Emilia: I’d like people to leave the performance with a feeling like they entered into another world. I’d like them to feel a combination of being disturbed and completely entertained. Hopefully they’ll leave with a new perspective on disaster and the way the media portrays it- not just that, but also on globalization, East & West, Indonesian culture, the noble savage, and ultimately the absurdity of it all. For me, I’d like this piece to lead to more great interdisciplinary collaborations with other awesome artists. Of course I’ll feel a sense of accomplishment of finishing this work, which has been a wild ride of coordinating almost everything myself. I’ve learned a lot. I think that’s really what I’ve gotten out of it the most: the excitement of creating my own work, and yet also the realization that logistically, a stage manager can be a really amazing thing. Lastly, I’d like this to be a shared experience for everyone who’s there. The CAID is a fabulous space, the people involved with the project are talented and amazing, and I’m sure everyone who shows up to see it will be great, too. I also hope that we will successfully raise a lot of money to send to the local organization, Posko Tuntungan in Yogyakarta, Indonesia, who are helping victims of the recent volcanic eruptions, which has been a really tragic event that hasn’t gotten much attention in the media. So that we’re coming together not just for our own selves, but also for someone else as well. And that’s really what the show is about.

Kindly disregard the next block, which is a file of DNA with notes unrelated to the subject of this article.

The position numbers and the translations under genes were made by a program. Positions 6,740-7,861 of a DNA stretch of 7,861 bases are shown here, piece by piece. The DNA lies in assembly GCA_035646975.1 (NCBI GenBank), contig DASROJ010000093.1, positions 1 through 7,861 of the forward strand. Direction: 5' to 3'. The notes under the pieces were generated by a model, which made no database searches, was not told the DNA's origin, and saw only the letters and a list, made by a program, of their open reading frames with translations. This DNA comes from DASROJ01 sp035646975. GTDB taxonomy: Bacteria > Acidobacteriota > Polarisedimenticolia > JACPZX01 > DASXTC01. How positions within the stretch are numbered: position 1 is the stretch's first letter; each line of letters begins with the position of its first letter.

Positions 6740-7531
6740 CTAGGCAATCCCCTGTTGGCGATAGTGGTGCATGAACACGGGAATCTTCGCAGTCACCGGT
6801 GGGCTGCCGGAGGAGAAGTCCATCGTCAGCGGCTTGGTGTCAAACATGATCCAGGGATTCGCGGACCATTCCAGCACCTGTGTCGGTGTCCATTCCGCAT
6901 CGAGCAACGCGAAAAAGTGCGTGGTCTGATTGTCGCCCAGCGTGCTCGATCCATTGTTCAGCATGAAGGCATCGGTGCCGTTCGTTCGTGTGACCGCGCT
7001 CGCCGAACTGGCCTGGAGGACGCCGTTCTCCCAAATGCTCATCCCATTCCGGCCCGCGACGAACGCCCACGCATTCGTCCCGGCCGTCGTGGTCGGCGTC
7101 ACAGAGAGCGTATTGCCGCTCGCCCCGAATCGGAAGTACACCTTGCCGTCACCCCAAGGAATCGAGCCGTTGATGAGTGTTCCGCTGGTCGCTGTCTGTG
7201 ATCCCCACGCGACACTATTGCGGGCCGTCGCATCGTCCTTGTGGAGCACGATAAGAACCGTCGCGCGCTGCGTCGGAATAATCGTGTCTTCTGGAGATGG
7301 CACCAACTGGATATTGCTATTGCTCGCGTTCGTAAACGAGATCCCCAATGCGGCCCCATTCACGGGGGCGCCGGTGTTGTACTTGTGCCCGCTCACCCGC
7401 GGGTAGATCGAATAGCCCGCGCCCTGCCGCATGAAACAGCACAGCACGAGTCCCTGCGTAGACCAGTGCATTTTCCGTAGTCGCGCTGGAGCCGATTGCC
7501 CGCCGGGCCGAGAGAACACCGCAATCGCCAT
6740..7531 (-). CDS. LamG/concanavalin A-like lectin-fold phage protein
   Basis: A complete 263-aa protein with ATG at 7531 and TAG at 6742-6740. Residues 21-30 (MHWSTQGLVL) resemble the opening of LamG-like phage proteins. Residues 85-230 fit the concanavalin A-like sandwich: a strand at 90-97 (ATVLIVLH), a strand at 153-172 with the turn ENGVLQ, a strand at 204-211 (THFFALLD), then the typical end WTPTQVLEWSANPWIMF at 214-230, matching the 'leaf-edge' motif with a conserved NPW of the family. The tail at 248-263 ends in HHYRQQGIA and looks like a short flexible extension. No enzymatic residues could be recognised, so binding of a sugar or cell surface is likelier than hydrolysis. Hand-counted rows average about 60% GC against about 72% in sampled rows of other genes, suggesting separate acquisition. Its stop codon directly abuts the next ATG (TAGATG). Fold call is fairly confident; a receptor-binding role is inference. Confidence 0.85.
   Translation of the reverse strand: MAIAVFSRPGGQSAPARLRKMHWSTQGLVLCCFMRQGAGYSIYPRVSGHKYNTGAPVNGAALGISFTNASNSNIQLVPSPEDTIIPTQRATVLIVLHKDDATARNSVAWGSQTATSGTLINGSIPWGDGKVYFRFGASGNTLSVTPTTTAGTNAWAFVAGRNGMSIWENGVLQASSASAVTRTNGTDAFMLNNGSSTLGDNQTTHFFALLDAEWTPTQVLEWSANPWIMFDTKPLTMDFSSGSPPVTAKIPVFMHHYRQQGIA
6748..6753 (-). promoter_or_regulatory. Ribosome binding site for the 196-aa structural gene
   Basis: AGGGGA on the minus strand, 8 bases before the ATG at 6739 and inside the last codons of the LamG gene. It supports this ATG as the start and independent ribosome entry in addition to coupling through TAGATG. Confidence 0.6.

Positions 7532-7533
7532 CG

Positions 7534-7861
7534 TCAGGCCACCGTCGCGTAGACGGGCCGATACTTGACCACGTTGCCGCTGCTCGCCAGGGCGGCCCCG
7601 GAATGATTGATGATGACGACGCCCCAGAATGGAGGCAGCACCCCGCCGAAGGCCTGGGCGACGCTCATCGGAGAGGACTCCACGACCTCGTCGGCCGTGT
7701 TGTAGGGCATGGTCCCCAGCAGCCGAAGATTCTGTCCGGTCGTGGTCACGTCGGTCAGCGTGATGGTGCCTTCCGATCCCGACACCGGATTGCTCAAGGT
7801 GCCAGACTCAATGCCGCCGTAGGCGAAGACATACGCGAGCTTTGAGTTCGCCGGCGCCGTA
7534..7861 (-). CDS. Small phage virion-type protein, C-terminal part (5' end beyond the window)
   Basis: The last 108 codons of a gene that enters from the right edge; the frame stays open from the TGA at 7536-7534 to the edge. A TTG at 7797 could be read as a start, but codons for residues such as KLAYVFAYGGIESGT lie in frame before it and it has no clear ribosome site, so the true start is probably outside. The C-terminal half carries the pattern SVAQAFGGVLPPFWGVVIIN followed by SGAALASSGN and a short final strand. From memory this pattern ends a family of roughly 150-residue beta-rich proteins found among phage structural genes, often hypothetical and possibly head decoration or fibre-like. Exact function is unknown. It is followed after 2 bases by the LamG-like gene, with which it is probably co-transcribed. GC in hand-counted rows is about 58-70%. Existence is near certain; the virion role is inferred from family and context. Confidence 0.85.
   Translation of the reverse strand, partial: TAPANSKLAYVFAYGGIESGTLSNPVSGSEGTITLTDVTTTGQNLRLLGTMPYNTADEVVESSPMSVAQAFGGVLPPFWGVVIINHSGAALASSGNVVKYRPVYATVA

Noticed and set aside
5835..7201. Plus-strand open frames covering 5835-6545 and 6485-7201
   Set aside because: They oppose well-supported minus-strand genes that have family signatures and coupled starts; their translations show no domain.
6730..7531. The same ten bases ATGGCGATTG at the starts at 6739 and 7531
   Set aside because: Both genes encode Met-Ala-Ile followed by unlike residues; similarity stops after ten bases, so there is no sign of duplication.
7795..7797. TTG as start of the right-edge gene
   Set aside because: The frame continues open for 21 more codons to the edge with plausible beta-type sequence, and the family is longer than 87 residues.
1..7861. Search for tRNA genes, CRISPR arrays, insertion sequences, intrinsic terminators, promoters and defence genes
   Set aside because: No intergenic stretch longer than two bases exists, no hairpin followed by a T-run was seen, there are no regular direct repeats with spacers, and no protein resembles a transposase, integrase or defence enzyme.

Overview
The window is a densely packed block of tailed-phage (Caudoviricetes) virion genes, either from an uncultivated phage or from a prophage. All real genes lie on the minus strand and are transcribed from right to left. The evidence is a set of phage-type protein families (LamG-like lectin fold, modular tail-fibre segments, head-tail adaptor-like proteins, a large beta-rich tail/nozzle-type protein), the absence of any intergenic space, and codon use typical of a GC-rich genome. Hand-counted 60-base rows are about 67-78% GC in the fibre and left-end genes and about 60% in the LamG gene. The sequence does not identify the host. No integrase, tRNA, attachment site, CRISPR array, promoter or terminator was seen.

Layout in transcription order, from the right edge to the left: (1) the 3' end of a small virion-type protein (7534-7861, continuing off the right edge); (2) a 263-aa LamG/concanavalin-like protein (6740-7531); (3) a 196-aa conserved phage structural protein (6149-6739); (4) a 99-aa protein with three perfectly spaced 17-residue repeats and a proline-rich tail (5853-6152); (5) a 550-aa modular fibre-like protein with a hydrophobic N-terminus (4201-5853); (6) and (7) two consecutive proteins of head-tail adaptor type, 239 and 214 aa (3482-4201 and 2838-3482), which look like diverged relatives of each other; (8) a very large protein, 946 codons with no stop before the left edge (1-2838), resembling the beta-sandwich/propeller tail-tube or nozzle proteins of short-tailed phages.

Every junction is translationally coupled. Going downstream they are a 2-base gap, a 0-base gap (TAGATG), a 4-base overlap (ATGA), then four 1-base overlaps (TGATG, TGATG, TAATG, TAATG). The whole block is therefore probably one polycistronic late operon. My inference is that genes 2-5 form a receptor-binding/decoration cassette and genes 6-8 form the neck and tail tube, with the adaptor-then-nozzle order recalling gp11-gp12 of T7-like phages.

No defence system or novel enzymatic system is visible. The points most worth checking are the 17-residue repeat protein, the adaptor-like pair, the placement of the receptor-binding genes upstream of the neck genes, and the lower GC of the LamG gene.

Mark: Do you have any plans to perform it in Yogyakarta, or Indonesia generally? If you were to perform it there, what kind of response would you expect to receive? Do you think that it might, in some way, be cathartic for the people whose stories you’re telling?

Emilia: I would love to perform it in Yogyakarta and Indonesia. It would be interesting to bring it there and collaborate with some of my artist friends in Yogyakarta, see how it changes based on the environment, different ideas, etc. I would be very curious to see how people would respond to the piece- I think it would depend very much on the audience- for example, performing it to local villagers as opposed to artist communities might be different. I imagine it would also be poignant for those who actually experienced the earthquake- there are moments in the piece that the sounds of the earthquake and of the actors screaming still gives me chills. Of course, it’s my own interpretation, and it doesn’t document the actual event realistically, but in some ways, that might make it easier for people to digest it: in an imaginary way that is based on real facts. But yes, that was something I was thinking when I first started writing and working on this piece; the possibility that at some point I would like to bring it to Indonesia. Now I just have to find funding for that!

Beneath the Concrete will be performed at the Contemporary Art Institute of Detroit (5141 Rosa Parks Blvd.) on Friday, December 10 at 8:00 PM, and Saturday, December 11 at 9:00 PM. A suggested donation of $10 would be appreciated.

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One Comment

  1. Edward
    Posted December 10, 2010 at 9:11 am | Permalink

    Kind of off topic, but this reminds me that we haven’t had a Thompson Block discussion here in a while. Does anyone know if there’s been any progress? It would be great if we could see something done with the structure before someone’s buried underneath it.

One Trackback

  1. By Casting for the Red Blob Massacre on October 25, 2011 at 10:49 pm

    […] but that doesn’t mean that people aren’t still making movies. In fact, a woman that we’ve talked with here before, Emilia Javanica, is going to be casting for a new project next week in Ann Arbor. Here […]